Apple Needs A Real Detachable Laptop/Tablet Device With A Real Pro-Grade OS – The ‘Book Mystique

Apple needs to get the lead out pronto and develop a real professional grade, full capability touch operating system and detachable laptop/tablet hardware to run it on. At least it does if market research firm International Data Corporation (IDC)’s latest personal computer market projections for the next four years prove anywhere near accurate.

According to a new IDC Worldwide Quarterly Tablet Tracker forecast, global tablet shipments will drop to 195 million units in 2016, down 5.9% from 2015. Looking beyond 2016, IDC analysts expect the overall personal computer market to return to positive growth, albeit single digit, driven by growing consumer and business demand for productivity ready detachable devices. This hybrid category that combines slate tablets and clamshell laptops is expected to grow from 16.6 million unit shipments in 2015 to 63.8 million in 2020. And Apple has nothing to offer in the category.

Despite Apple’s release of the 12-inch iPad Pro and rumored plans to rebrand what would have been the iPad Air 3 with a “Pro” designation as well, the naming doesn’t make it so. Both machines run the iOS operating system, which continues to have major deficiencies as a serious productivity platform.

I love my iPad Air 2 dearly — the iOS not so much. I’m drafting this column on the iPad, but I will need to transfer it to my Mac in order to finish and proof it and finally to publish it on the MacPrices Website. These final stage steps are either simply not possible or too cumbersome execute on the iPad.

iOS’s showstopping deficiencies and incapabilities include its lack of user access to a file level directory, and inability to select and extract text from USB documents with the standard cut- and paste clipboard, no way to quickly resize and do minor edits on images. Other shortcomings include no global word and phrase search engine, lack of mouse support and no support for real multi window multitasking as opposed to half-hearted kludges like SplitView and Slideover. Hardware wise, we also need a standard wired connectivity port(s) — USB 3 now being the logical interface candidate.

If what I’m calling for sounds a lot like OS X with touch support, that’s kind of the idea. I don’t care what it’s named as long as it helps me get my work done more efficiently, and I agree with IDC that Microsoft-based tablets and hybrid devices will continue to bleed market share from the other platforms, most notably Android. The obvious reason is that Microsoft’s Surface devices can run full powered Windows and supported productivity software, while iOS and Android tablet users are stuck with limited versatility and less powerful software tools.

iPad will continue to sell in significantly higher volumes than Surface devices, but Ryan Reith, Program Director with IDC’s Worldwide Quarterly Mobile Device Trackers, is right in observing that “This momentous shift in form factor will bring along the first significant impact of Windows-based devices that the tablet market has seen. Windows 10 seems to be making headway in both the PC and tablet markets, mainly driven by devices with larger screen sizes. Despite the free licensing on products under 9 inches the growth for Windows-based tablets will be primarily on devices with displays between 9 and 13 inches. Until we see a day where touch is introduced for Mac OS X and inroads are paved to bring Android and Chrome more closely aligned, we believe Windows remains the logical choice for detachable products.”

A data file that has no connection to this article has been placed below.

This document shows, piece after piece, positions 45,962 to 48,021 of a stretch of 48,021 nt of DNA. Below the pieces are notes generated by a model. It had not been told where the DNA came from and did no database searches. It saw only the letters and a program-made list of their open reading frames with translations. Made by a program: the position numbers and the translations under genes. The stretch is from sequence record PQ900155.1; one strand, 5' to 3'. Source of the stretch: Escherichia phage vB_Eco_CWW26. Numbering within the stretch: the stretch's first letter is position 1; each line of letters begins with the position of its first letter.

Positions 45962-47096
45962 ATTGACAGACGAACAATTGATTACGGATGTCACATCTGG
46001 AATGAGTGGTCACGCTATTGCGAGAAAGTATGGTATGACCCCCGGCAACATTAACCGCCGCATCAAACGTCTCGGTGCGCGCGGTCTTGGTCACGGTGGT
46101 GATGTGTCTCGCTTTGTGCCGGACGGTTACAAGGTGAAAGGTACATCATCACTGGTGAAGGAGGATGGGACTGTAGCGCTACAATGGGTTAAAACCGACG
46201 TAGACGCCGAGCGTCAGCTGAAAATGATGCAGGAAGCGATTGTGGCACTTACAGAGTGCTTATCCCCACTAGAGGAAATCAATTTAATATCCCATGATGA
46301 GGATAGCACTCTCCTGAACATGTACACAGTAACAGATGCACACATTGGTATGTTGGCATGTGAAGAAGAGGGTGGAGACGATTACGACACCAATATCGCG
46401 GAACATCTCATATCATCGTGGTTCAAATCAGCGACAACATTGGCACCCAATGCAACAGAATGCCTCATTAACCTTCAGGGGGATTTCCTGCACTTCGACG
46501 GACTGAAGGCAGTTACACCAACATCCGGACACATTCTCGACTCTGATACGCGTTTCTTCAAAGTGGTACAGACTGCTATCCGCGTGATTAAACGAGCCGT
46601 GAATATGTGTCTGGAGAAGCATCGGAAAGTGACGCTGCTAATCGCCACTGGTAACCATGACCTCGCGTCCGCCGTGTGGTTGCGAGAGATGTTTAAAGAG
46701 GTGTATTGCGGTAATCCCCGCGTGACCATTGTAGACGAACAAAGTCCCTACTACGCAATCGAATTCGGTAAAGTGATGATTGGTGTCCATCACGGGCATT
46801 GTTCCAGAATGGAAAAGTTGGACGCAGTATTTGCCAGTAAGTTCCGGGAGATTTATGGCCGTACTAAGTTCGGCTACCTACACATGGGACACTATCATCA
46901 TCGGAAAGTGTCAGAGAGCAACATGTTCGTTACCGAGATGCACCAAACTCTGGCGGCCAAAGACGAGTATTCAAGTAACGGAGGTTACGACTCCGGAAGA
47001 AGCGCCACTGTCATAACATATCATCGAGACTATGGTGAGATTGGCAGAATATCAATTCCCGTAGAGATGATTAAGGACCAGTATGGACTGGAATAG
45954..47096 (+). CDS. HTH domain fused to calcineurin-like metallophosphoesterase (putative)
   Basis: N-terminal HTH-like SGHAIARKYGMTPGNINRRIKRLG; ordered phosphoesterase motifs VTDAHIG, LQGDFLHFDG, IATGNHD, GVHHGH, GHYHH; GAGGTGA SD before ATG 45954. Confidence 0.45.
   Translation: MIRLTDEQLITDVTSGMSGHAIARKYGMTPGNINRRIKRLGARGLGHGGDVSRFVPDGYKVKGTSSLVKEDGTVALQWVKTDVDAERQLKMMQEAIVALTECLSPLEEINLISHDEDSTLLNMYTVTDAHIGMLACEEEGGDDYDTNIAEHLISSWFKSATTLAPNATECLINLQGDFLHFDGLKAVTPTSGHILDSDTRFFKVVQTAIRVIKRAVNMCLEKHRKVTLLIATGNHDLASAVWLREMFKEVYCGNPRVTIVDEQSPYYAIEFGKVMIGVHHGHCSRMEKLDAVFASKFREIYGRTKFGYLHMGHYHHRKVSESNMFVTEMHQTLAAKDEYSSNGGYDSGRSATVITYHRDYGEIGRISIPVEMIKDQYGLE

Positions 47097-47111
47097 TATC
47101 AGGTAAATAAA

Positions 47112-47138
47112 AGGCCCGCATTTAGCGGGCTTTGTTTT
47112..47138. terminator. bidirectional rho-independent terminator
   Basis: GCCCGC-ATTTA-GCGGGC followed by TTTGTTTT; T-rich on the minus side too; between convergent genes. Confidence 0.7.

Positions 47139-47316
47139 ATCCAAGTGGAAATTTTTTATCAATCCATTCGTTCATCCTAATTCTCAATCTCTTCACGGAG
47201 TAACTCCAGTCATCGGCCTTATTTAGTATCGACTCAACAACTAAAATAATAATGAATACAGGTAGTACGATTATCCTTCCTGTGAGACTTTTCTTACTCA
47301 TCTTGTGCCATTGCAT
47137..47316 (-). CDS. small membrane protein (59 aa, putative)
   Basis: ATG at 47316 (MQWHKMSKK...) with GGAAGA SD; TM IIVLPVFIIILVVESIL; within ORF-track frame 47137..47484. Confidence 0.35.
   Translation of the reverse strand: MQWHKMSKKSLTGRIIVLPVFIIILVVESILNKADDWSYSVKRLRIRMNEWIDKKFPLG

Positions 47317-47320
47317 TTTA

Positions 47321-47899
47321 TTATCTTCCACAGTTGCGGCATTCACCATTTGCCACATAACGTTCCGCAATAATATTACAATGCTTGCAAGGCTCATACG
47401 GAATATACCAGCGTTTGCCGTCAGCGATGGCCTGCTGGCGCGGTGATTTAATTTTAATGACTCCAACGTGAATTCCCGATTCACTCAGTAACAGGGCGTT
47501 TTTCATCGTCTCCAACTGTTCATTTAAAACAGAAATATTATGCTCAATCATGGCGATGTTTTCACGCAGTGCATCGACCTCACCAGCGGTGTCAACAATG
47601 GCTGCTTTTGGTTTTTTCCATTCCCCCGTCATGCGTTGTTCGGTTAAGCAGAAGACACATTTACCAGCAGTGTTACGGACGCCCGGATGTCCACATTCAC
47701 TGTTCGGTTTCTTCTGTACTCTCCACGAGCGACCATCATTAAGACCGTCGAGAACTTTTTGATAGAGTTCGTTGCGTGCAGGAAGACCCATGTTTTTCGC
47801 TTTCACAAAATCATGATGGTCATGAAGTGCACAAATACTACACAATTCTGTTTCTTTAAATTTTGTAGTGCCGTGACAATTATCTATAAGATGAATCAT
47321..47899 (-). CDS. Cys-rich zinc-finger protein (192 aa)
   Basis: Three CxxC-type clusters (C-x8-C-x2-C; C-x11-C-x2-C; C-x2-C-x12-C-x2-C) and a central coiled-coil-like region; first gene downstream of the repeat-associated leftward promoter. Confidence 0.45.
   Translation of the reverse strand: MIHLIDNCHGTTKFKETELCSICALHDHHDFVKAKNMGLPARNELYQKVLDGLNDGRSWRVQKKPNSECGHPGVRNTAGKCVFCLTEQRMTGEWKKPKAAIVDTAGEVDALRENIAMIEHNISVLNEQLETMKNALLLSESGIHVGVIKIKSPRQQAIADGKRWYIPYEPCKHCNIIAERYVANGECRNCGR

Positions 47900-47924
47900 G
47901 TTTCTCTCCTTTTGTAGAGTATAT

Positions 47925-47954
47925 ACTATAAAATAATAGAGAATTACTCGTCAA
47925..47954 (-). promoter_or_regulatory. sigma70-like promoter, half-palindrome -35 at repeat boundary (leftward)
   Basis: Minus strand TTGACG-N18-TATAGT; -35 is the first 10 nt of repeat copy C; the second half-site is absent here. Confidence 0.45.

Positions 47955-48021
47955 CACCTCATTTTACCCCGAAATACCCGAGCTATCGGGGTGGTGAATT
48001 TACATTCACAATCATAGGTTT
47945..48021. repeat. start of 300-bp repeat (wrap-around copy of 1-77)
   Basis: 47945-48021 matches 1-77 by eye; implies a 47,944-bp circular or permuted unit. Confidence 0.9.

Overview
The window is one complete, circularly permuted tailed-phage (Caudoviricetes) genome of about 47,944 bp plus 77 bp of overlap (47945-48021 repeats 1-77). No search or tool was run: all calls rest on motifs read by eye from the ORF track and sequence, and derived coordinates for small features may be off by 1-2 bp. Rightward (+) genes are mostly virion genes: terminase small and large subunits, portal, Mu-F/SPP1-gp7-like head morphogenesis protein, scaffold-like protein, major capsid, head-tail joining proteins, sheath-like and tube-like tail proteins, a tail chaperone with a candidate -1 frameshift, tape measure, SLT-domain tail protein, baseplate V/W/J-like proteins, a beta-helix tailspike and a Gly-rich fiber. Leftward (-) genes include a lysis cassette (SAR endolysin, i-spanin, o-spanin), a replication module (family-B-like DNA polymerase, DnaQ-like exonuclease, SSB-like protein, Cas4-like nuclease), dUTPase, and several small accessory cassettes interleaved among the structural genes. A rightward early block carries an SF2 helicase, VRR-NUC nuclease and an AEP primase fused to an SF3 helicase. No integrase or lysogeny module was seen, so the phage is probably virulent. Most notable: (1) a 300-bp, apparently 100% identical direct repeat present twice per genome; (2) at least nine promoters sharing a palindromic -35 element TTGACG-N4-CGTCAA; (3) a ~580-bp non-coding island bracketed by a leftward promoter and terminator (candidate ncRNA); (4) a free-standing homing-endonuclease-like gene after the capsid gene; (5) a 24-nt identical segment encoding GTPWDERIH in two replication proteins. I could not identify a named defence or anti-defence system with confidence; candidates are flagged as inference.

Former Apple exec. and current Monday Note commentator Jean-Louis Gassée predicts that iOS, and over time, the iPad Pro in particular, will be rendered more capable of performing tasks that, today, are better suited to laptops, citing an argument contending that iPad Pro’s primary deficiency preventing it from serving as a full-fledged dual-mode tablet/laptop is Apple’s failure to include a trackpad in the Smart Keyboard. I partly agree, although I think the iOS’s several major productivity shortcomings cited above are even more serious disabilities. However, we don’t absolutely need an Apple tablet running OS X if Apple would just fix the iOS with a visible, user accessible file system, external pointing device support, a word and phrase level search engine, better support for PDF files, and real, flexible multi-window multitasking. “iOS Pro” if you will.

Such an OS would allow Apple to offer a real detachable laptop/tablet hybrid to catch some of that “momentous shift” in user preference to this versatile category without adding touch support to OS X. Notwithstanding Apple CEO Tim Cook’s famous dismissive contention in Apple’s 2012 first-quarter earnings conference call that “You can converge a toaster and a refrigerator, but you know those things are not going to be probably be pleasing to the user,” it seems that hybrids are exactly what a growing cohort of user/consumers really do want. Do-all type tools are usually not the most elegant solution, but often they’re tool that helps you get the job done.

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